Consider the tangible disappointment of Optimus Prime, 80s action figure, versus Optimus Prime, 80s cartoon hero. Onscreen, the transformation from semi truck to robot was fluid, seamless: the panels and windows and doors shifted convincingly, and suddenly there before you stood the leader of the Autobots. But where did his trailer go? Where did it come back from later? How was an entire semi cab suddenly contained in the chest of a 10-foot tall robot? As an action figure, his arms were spindly, his head ill-placed on top of the too big semi's roof, and it took three times as long to switch him back and forth between truck and robot. "More than meets the eye" wasn't just a slogan—it was a con, a dodge, an unconvincing reassurance that the real mechanisms behind this smoothly working machine were something you couldn't comprehend.
This is not so different from an NBA front office.
Fans will dial up ESPN's Trade Machine and create a deal that makes too much sense not to do. They'll overhaul a team in NBA2K and wonder why an actual team can't do at least some of the same. They'll assign blame or credit to the general manager alone when even the most mundane action is the result of the cumulative efforts of an entire staff of people, who are in turn working with and against the entire staffs of 29 other teams, all of them constantly assessing and re-assessing the landscape of the NBA.
For the Minnesota Timberwolves, for example, the face of the franchise beyond the court is head coach, president of basketball operations and part-owner Flip Saunders. The buck might stop with Saunders, but it has to pass through many hands first, including those of the man who deals with much of the day-to-day operation of the franchise. That is general manager Milt Newton.
"The overriding aspect of my job is putting a product on the floor that can be perennial playoff contenders," he says. "We're all in this to win a championship."
Before you start snickering at the idea of the Wolves—in last place in the Western Conference and one of the most woebegone NBA franchises for something like the entirety of their existence—becoming playoff contenders, pause and consider that this is quite literally the job set before Newton.
"Every day you have decisions to be made," Newton says. "Managing your staff, managing the players, talking on the phone with other teams and, when a deal is made, it's not just that we made a deal on Thursday and spoke about it on Wednesday. It may be months in the making, circling back to other teams. You know: 'Are you guys making any moves? Who do you like on our team? We'll tell you who we like on your team.'"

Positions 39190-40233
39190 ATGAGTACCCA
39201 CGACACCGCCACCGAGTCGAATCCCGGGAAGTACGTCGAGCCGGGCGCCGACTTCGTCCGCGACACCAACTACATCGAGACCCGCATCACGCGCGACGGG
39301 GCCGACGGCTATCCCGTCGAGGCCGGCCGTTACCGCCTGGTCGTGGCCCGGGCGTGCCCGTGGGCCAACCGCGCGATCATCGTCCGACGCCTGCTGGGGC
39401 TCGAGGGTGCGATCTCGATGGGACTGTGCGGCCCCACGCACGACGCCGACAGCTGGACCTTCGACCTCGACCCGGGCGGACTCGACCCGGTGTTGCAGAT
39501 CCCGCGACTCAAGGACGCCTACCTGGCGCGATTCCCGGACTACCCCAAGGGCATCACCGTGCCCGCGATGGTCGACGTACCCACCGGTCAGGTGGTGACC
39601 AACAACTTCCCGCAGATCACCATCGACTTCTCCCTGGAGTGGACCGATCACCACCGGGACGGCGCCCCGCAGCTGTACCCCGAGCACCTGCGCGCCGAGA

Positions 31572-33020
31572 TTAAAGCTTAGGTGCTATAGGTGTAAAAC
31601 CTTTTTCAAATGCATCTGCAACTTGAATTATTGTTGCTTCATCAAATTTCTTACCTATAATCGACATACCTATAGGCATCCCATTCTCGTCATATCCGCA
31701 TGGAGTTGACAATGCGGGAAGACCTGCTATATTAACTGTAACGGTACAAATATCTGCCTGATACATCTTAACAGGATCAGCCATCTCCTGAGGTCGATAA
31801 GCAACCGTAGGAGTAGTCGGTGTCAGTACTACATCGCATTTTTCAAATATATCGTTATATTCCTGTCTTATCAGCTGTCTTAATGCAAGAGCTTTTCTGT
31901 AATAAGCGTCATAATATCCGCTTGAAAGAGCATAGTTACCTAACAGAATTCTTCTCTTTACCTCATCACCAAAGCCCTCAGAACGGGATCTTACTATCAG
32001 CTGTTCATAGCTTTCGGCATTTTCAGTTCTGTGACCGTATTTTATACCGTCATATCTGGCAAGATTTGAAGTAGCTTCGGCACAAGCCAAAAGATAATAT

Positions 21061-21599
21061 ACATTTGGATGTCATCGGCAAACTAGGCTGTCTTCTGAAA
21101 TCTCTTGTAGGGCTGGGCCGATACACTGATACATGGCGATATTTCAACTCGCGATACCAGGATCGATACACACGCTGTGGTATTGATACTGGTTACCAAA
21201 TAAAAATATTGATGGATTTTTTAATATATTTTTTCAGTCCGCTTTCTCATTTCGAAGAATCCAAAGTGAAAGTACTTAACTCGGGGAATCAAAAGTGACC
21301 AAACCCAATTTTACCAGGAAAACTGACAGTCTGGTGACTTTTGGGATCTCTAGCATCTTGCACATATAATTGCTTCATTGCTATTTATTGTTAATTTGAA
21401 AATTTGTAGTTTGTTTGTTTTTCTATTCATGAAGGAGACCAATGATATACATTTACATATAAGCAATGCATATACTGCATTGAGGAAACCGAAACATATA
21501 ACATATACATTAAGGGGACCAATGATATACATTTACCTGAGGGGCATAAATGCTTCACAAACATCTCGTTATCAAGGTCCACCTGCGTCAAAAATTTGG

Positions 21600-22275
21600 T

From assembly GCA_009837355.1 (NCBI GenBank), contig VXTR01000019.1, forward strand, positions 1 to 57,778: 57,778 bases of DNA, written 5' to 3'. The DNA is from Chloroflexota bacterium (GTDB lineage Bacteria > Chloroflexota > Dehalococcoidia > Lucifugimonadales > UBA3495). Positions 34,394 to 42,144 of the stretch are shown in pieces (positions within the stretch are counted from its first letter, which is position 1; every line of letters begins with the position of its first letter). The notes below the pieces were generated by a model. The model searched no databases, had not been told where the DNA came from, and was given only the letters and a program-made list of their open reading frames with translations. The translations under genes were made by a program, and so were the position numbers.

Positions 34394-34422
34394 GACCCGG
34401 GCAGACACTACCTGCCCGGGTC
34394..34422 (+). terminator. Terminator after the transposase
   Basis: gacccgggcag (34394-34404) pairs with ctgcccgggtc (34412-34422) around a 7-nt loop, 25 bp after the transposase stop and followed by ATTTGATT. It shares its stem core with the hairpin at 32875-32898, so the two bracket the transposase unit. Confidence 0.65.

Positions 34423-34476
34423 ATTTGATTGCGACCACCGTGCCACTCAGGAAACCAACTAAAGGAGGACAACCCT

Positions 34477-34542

If this sounds suspiciously junior high-esque, it's because—like all businesses that don't produce any actual physical goods—the NBA is founded on relationships folded in and back on themselves over and over. Junior high is like this because the learning is often just an excuse for socialization. Academia is like this because academics aren't judged by quarterly earnings. And, for all the talk of winning championships and the hard numbers of analytics, the NBA is like this because of the scarcity of coaches, the scarcity of players and the fact that success is easy to define and devilishly hard to achieve.
Also it's like junior high because there's a lot of time spent on the phone.
"We're on the phone every day, seeing what's out there, what you're willing to do," says Newton. "If I notice that your team went down with an injury last night, I'm calling you maybe the next day to find out if there's any way we can help you in regards to getting a piece that you may need."
It's common for fans to look at a given player and say, "He's terrible. We should trade him." This is not how it goes, and something like the opposite of how it works. Trades need to be—or at least need to appear—mutually beneficial to both sides. The future being the cruel and unknowable thing that it is, it doesn't always work out that way.
But consider the Milwaukee Bucks of two years ago. After finishing with a sub-.500 record and getting swept by the Miami Heat in the first round of the playoffs when they could have used a lottery pick, they moved the problematic backcourt duo of Brandon Jennings and Monta Ellis to the Detroit Pistons and Dallas Mavericks, respectively. Two years later, it's proven to be a good move for Milwaukee, Dallas, Ellis and— in the brief glimpse we got of Jennings between the Pistons waiving Josh Smith and Jennings' season-ending Achilles injury—for Detroit and Jennings.